Noctua NH-C14s Performance Review

Keith May
Posted Feb 21, 2016
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Introduction

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Over the past several years we’ve seen the majority of the cooling market move away from beefy tower coolers in favor of various sized radiators in the world of Close loop Coolers.  Because of this trend so many manufacturers have abandoned even worrying with traditional air cooling, Except Noctua.  Noctua holds strong to their roots of providing larger than life air coolers with arguably some of the quietest fans available.  The NH-C14s is no exception.  This is an update to Noctua’s earlier NH-C14, but what’s so different about the ‘s’ you may ask.  The original NH-C14 carried two larger diameter fans where as the ‘s’ uses a single 140mm fan in a updraft orientation as well as being slightly offset to accommodate more PCI-e slot availability.  Even with these changes the cooler maintains its mass along with all seven heat pipes to ensure it doesn’t lose any cooling capability.

So, top flow versus traditional tower style coolers? Benefits of a top flow cooler extend beyond vertical height, as that’s the most obvious, and offer direct airflow to critical areas of a motherboard.  Traditional tower style coolers leave these areas a bit left out, and while may run cooler on the cpu core, leaving components such as DDR modules and VRMs to run a bit warmer.  The NH-C14s gives you the flexibility to mount the fan on top of the heat sink blowing down across the motherboard when the DDR modules are taller, and the ability to mount the fan as an updraft style allowing the fan to draw cool air across the DDR modules and VRMs then expel the air through the heat sink and away from the motherboard.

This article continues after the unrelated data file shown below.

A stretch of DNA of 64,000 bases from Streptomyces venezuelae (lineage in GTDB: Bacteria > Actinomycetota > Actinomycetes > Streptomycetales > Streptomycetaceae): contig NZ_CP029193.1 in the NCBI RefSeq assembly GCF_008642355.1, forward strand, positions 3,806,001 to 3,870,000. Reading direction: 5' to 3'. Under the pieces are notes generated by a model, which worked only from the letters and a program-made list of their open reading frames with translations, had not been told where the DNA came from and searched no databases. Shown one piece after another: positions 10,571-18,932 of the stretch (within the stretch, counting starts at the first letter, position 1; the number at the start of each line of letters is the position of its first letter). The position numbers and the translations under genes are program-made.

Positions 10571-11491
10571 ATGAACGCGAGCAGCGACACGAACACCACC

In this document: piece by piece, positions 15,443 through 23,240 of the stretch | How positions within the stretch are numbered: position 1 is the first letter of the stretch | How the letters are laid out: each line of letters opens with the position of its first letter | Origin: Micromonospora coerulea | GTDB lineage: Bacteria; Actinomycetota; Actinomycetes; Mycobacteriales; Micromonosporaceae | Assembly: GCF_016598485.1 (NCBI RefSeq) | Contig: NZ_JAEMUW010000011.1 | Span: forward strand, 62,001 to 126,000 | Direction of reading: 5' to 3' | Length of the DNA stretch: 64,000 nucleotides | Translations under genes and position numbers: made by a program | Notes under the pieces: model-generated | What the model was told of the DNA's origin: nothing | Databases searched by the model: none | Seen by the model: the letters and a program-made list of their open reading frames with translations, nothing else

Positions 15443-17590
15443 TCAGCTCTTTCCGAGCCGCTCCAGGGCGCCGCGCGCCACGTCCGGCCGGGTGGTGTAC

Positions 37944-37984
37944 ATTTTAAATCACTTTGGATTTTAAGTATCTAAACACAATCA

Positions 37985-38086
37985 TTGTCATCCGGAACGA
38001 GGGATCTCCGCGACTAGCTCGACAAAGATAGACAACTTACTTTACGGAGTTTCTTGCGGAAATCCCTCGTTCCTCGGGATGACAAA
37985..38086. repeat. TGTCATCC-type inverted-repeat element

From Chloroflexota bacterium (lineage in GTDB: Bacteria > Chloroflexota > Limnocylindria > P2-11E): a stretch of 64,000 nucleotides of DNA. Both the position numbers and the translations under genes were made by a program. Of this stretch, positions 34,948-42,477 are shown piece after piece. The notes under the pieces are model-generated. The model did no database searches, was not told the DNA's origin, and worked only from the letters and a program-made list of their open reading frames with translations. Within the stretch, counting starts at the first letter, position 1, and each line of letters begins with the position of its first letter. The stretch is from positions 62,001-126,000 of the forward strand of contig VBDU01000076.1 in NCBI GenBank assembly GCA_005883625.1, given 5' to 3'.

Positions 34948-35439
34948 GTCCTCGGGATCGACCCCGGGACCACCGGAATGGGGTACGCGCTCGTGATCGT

Before we take a look at the cooler itself and the setup that we tested it with, here is a brief look at the technical specifications of the cooler

Cooler Specs

 

This is a specification sheet for the fan that is included as well as the second fan that Noctua sent along for the review

Fan Specs

Contents:
Next: Packaging and Fans
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